One of the best opportunities to quickly get value from a transaction is to eliminate unnecessary staff. Many owners often prefer to let the buyer eliminate the staff – no one wants to be the bad guy. But here’s the downside – if the buyer is the one to eliminate the staff, the seller won’t get credit in their financial performance for this additional value. However, if the seller were to have eliminated any expenses in advance of the deal, the business will be worth more at the time of sale which will drive up the price and help sell your business for maximum value.

7. Transition Considerations

Most sellers want to leave their business right after a sale closes, and often the buyer has a similar view. However, sometimes an immediate exit can negatively impact the value of the business. The business knowledge and goodwill the seller has built over time can be difficult to transfer in some situations. A seller must be honest as to whether or not they are willing to play a transitional role and communicate this with any prospective buyer. The additional benefit to a seller is that they will get extra compensation while lessening their daily management burden.

8. Lawyers and Accountants – Estimate Expense in Advance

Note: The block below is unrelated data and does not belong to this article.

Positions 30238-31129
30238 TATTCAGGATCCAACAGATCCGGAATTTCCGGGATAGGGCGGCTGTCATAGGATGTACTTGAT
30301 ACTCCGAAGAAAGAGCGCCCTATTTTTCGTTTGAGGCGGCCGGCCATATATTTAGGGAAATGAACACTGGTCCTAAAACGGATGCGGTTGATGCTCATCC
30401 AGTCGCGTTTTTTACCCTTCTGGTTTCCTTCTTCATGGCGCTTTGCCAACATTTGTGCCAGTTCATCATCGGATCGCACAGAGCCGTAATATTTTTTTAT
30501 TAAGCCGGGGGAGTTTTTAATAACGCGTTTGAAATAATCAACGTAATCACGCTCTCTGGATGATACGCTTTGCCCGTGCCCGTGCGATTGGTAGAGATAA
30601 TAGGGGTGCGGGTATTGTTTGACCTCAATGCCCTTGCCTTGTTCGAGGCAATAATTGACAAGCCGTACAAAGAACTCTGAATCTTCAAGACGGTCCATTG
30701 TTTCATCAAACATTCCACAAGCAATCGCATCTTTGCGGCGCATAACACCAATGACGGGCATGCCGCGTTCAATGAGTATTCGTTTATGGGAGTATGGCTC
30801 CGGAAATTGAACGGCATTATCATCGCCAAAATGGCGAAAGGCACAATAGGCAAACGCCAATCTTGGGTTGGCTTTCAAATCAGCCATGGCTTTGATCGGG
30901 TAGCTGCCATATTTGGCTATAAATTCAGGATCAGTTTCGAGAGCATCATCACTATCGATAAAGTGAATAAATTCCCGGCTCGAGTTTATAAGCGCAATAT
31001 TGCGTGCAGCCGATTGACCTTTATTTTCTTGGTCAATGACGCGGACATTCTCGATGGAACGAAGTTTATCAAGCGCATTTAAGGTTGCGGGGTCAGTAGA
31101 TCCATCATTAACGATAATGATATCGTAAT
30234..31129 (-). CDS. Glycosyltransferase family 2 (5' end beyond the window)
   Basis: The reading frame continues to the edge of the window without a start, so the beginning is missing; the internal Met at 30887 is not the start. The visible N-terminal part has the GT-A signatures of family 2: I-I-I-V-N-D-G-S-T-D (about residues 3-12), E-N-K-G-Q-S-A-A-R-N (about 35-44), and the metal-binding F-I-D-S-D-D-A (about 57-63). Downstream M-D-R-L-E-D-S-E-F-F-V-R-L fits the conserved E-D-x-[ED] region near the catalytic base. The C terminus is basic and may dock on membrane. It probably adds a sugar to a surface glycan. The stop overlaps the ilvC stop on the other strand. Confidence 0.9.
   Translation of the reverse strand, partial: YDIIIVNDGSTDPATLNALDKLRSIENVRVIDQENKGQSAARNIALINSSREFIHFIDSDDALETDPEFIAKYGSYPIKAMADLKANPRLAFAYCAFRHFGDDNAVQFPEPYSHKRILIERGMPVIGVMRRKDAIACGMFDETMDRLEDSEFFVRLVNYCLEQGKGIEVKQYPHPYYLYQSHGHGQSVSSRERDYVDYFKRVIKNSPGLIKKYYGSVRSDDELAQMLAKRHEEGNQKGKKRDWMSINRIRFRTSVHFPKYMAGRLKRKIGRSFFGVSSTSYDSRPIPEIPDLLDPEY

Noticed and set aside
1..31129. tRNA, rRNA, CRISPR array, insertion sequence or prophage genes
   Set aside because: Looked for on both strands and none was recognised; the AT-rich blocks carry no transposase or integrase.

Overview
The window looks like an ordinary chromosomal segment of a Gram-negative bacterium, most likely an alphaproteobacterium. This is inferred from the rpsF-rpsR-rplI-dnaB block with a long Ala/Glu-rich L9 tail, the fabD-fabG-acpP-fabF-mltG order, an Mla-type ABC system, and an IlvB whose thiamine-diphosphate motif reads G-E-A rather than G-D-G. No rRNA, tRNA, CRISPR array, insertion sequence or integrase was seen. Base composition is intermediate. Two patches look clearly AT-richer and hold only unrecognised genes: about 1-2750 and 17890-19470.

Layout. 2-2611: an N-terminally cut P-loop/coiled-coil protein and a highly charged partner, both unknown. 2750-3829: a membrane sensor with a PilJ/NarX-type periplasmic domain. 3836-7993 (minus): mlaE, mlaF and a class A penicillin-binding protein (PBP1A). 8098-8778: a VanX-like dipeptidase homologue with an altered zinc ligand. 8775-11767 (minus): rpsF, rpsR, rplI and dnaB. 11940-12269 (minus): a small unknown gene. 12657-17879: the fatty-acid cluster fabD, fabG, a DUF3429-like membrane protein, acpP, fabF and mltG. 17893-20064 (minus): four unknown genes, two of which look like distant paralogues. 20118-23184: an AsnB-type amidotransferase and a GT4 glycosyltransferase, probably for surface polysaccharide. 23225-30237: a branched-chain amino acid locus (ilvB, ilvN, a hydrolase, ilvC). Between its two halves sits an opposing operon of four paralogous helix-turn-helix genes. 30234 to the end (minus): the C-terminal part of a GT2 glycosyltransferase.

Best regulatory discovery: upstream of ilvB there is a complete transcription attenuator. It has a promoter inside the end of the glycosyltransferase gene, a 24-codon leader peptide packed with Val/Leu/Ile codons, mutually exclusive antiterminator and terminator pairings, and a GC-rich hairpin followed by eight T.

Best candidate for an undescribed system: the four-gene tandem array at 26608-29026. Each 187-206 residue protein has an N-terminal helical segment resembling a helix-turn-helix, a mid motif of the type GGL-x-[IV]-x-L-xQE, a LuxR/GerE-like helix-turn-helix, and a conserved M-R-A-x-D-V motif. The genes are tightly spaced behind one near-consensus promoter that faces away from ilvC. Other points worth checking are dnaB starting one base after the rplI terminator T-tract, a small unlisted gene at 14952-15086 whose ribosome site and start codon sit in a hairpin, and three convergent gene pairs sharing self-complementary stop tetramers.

You need to have your lawyer and accountant on board with helping to make a sales process efficient and to maximize value when selling your business. Speak with both in advance and have them provide you with both their estimated expenses as well as what they expect to provide to get a deal done. If you resolve this up front, they will work more efficiently and with a focused agenda.

9. Run Business as if It Will Be Yours for the Long-Term…Because It May Be

In the majority of acquisitions, the seller gets consumed with the sales process. The lost attention on the business can be detrimental to the purchase price and could actually cause a deal to fail. A sales process can take several months, so if an owner fails to manage their business for an extended period, revenue and profits will decline. A buyer will look to reduce their offer if this occurs. If performance declines substantially, the buyer may walk and the seller will be left with a now less valuable business to manage.

10. Put a Bow on It – to Sell Your Business for Maximum Value

A prospective buyer should be presented with information on your business in a well-organized, well-presented fashion. Financials should be up to date and easy to understand. Metrics must be useful. You must clearly communicate both the history and future opportunities for the business. An owner knows their business better than anyone else, but you need to have the right people assisting you to ensure that information is well communicated. Diamonds in the rough are great, but that means the buyer got a deal. Your business should be shining brightly from the onset to sell for maximum value.

Michael Roub

P.S. If you would like to learn more about how Inflection 360 can help your company, please schedule a call here.